So you'd also like to hear "Your Pinto exploded? To bad, you shouldn't have gotten rear-ended."

    No automobile company would get away with selling products as defective as most commercial software. Why should the software industry be immune from product liability?

    Well in this case, "you shouldn't have gotten rear-ended" is not a good analogy. A better analogy would be the front door on your house. If you leave it unlocked, well that's pretty stupid. It's not the lock manufacturer's fault you didn't lock it. Similarly, if you don't patch a server for a vulnerability that's been known for months, it's not the software developer's fault.

    This isn't to say Microsoft software is inherently secure or better or blah blah blah. Don't take it that way. But in this case, it is the fault of the sys admins for not patching their damn systems. Or for that matter, running SQL servers accessible by the public internet. There's a difference between getting rear-ended, and backing out into traffic without looking first. If you don't take adequate precautions, you (at the very least) share the burden of guilt for what happens.

  • Re:Maybe... (Score:4, Insightful)

    by darkov (261309) on Tuesday May 06, 2003 @06:18PM (#5896340)
    That's right, Microsoft's defects are our problem, we should get our lazy arses into gear becuase we haven't got anything better to do than evaluate, install, test and support Microsoft's constant patches. God forbid that we spend anytime on what we actually bought the software for, running our business or whatever. Lets all just be extensions of Microsoft's flawed development strategy: we're all testers!

    It seems life's arelady kicked you or your brain through the goalposts.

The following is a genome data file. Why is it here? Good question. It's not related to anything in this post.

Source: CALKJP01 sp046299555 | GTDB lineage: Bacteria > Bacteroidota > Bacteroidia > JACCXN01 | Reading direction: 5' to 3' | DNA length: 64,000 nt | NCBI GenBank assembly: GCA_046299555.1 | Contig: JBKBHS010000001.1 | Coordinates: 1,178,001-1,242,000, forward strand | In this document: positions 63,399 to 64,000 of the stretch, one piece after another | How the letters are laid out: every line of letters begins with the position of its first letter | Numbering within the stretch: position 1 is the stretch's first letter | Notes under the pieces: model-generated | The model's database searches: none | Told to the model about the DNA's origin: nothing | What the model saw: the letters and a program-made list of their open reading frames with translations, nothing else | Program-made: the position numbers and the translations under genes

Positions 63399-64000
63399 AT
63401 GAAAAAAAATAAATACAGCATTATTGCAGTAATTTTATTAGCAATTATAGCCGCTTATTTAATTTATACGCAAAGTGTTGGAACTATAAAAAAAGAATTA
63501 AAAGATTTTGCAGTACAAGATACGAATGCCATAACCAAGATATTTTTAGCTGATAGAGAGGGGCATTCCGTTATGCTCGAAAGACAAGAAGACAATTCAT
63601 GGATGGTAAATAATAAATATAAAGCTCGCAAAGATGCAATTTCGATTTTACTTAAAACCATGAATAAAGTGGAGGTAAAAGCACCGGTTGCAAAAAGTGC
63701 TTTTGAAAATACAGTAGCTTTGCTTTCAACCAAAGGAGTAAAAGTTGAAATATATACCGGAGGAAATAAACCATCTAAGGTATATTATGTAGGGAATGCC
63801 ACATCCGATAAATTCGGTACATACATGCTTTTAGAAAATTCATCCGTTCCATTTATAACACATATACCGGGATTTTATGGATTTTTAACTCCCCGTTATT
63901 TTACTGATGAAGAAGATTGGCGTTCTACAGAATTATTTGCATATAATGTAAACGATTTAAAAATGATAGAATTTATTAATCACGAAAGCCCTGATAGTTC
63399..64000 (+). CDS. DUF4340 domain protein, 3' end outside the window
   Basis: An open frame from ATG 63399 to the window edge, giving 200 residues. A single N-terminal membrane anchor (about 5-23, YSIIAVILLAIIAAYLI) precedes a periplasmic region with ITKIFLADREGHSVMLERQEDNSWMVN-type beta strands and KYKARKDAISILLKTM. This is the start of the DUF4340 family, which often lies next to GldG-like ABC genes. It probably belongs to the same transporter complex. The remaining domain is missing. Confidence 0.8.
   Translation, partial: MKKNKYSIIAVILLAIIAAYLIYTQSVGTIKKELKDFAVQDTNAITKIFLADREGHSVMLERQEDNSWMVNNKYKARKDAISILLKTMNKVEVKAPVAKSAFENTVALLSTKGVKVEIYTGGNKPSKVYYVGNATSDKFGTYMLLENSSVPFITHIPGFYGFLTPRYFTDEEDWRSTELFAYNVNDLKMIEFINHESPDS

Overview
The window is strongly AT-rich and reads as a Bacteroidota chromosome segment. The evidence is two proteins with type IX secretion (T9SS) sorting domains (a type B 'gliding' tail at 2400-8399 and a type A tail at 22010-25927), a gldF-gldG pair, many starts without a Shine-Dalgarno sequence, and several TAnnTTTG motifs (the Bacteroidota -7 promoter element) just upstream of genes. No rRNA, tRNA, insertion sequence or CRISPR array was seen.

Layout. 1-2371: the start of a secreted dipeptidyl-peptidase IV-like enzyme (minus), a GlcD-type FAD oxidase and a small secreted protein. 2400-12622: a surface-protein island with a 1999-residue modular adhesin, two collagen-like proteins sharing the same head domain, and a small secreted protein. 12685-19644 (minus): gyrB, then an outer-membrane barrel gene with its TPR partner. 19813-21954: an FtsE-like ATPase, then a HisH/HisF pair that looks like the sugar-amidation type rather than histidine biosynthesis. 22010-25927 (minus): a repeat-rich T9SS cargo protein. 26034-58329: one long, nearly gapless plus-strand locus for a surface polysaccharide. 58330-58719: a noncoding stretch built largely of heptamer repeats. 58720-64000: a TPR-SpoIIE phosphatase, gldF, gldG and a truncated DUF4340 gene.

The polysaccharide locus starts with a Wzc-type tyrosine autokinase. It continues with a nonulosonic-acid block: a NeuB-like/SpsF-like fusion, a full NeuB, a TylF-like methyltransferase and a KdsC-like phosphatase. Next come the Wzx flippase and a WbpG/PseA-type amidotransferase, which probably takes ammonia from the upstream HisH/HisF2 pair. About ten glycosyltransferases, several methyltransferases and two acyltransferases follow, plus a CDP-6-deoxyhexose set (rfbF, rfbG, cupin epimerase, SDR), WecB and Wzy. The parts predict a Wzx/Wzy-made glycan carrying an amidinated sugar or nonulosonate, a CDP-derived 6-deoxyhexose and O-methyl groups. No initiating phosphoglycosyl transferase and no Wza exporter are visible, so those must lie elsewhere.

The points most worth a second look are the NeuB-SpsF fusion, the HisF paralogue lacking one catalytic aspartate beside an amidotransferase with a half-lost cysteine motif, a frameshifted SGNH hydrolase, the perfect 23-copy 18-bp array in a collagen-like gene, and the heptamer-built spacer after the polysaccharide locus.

• by Cheffo Jeffo (556675) on Tuesday May 06, 2003 @06:19PM (#5896353)
    But, you're missing the more important point, this suit has NOTHING to do with EULAs, except for a bunch of /.rs trying to hammer home a (valid) point by squinting until they see an opening that fits their needs.

    Consider the reasons why Slammer was such a problem:

    - there was a bug in SS2K
    - exploit used a stateless connection (UDP)
    - the state of Internet border security is "allow everything but ..."
    - admins didn't apply a patch that had been available for 6 MONTHS (more than enough time to test)
    - admins don't properly protect their servers

    Of these, only the first is Microsoft's fault and they are the only ones who fixed their contribution to the problem proactively.

    But, since Microsoft has deep pockets and geeks hate them, let's sue them ...

    Time to grab some perspective -- patch and defend your fucking systems, people !!!

    Cheers,

    JAKD

  • Re:Silly lawsuit (Score:1, Insightful)

    by Anonymous Coward on Tuesday May 06, 2003 @06:29PM (#5896448)
    Have got to disagree,

    A big difference is that source code is available for GPL software -- the bugs aren't a *secret*.

    IMHO, this is one of those cases where an EULA that denies any and all liability is completely valid; With all those tasty rights should come a helping of responsibility.

  • Re:Duh (Score:2, Insightful)

    by Realistic_Dragon (655151) on Tuesday May 06, 2003 @06:30PM (#5896466) Homepage
    "Can you honestly say that in this day and age, the entire country of South Korea is 'forced' to buy and use Microsoft Windows?"

    To an extent, yes.

    * They are locked in by bad document formats.
    * Marketing and lobbying against alternatives is very persistant.
    * Look elesewhere and suddenly you get huge anticompetative discounts thrown your way to make it impossible for the competition to stay profitable, a practice called 'dumping'.
    * Promoting product+1, telling you that 'brighter days are just around the corner, and all your problems will go away'.